Yogesh Maitreya

Yogesh Maitreya

Yogesh Maitreya recounts two occasions when he realised the power of language and literature – while reading Baluta by Daya Pawar and reading Notes On A Native Son by James Baldwin. “I felt I was immediately drawn into the power and magic of written words because both these texts revealed to me my own innermost fears and anxieties, and put them in words so I can make sense of them. It was a huge revelation because reading them changed me and I felt that words have an undefeated ability to touch our minds. I also felt it when I was reading poems by Adrian Rich. I felt literature and language have this beautiful strength to change us for the better.” With the release of his memoir, Water in a Broken Pot, he uses this power of literature emphatically to share his story, marked by the experience of his Dalit identity and politics.

“Readers from different social locations will take different things from the book. This book is about life to which we’ve shut our ears and eyes so far. Hence this book will reveal itself to readers at various stages of their lives. One can't finish and shut the book. The book begins to grow only after one is done with reading it,” he reveals of his memoir. More from our conversation with the author about the powerful and moving book below:

Do you remember your first memory of writing?
I remember 'writing' helping me make sense of my pain and my situation when I went through my first heartbreak. I was around 23/24. I was still a naive person and much of my ideas about love and romance and relationships was formed by Bollywood trash and its unintelligible music. So I had started to jot down something to which I called poems. They were mostly about my feelings, what I was going through, and by writing them on paper (those poems were so naive and so immature and childish even in their tones) I felt a sense of growing up because it was a communication that I had never had an opportunity to establish with anyone else in my life. It was indeed my first memory, if I recall consciously, about writing. 

Since then, after all these years, how has your craft as a writer evolved?
I started by writing very naive and romantic poems, and I feel like hiding my face now when I think about those poems. But this is how most of us begin writing. Then, one has to read various subjects to come to terms with their own voice in writing. I started reading non-fiction and research writings on literature, language et cetera. And I also began to read Ambedkar and it changed me forever as a writer. Ambedkar gave me perspective. Ambedkar gave me history. Ambedkar gave me a sense of belonging. Ambedkar gave me the purpose to write. It took me fifteen years to finally find my voice in my words.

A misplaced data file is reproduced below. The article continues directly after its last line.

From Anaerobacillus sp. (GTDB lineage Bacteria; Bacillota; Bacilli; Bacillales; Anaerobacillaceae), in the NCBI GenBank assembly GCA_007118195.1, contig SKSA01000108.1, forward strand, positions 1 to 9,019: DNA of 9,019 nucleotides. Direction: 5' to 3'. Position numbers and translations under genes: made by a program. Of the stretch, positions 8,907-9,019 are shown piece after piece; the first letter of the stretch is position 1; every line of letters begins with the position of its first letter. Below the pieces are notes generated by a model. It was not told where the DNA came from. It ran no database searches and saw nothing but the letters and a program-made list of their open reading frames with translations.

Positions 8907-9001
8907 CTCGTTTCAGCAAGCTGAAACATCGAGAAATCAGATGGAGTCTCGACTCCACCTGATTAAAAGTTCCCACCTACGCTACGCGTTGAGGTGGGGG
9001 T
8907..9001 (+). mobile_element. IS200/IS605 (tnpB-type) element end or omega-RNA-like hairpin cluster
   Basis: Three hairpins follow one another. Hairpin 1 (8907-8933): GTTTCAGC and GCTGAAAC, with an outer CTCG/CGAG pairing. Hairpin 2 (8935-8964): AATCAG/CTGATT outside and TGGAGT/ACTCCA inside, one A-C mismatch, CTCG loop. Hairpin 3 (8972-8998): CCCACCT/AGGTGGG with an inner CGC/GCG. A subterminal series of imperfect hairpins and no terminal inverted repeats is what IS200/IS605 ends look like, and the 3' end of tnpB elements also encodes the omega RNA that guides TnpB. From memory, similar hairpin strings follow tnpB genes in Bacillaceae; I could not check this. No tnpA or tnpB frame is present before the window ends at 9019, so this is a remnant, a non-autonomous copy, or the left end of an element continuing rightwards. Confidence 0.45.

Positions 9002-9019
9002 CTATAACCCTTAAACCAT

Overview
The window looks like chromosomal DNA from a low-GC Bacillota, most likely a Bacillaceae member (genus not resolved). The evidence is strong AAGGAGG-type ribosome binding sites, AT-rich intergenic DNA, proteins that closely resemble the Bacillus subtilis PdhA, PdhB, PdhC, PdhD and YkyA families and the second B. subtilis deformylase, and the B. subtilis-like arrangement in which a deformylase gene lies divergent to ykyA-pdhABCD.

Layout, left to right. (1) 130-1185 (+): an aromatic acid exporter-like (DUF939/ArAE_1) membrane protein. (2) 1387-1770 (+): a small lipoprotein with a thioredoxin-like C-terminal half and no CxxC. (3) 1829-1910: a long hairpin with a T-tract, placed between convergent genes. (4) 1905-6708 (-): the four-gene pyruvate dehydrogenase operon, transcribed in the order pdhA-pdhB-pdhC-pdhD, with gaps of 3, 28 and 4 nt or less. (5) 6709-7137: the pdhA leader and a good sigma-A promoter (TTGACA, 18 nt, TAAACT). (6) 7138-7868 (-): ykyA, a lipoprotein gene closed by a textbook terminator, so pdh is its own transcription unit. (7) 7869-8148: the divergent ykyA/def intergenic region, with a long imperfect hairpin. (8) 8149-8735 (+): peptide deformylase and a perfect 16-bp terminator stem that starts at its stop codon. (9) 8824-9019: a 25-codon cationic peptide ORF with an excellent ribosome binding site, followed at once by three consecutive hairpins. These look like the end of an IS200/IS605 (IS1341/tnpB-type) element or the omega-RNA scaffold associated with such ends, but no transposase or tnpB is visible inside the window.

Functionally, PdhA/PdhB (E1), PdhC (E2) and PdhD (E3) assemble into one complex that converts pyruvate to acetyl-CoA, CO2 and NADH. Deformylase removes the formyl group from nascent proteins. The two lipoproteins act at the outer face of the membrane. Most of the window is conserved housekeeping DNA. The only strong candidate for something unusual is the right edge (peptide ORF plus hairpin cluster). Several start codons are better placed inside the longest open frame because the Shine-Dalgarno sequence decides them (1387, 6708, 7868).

What compelled you to create Water in a Broken Pot?
My ABSENCE in everything around me. 

And what, for you, constitutes the core of this book?
The core of my memoir is the story itself. It is a story in search of meanings of pain, disappointments and longings in life. It is incomplete without words, words which were written in the process of making this book what it is today. There is no one thing in it. Because it's about making sense of many things in life. To say, the core of it is even the reading of it. Without this book being read, nothing makes sense about it, not even a speculation of it. 

Could you give us some insight into your creative process behind this book?
I wrote this book surrounded by chaos at my home during covid. Like everyone else, I too was going through a low phase in my life and didn't know what the future would constitute. But in terms of the process of this book, or even other books I have written, I focus on one thing at a time and engage with it. I feel anxiety until I finish it and I feel emptiness once I am done with a book. The same thing happened with this book too. I revisited memories which I didn't want to, but had to. 

What other challenged accompanied your process?
Revisiting painful memories and engaging with them as a writer is a challenge, and I faced it. How to make sense of histories, stories, memories which were shaped in my mother tongue (Varhadi) in a language (English) which is so foreign to us even now, was another challenge, but once you come in contact with any language and invest in it, associate yourself emotionally with it, then it's not that hard to find or create your story using it. 

Lastly, what are you working on next?
I am working on a small book of critical essays on "Self, Caste and Deception". It'll be out in couple of months. 


Words Nidhi Verma
Date 04-05-2023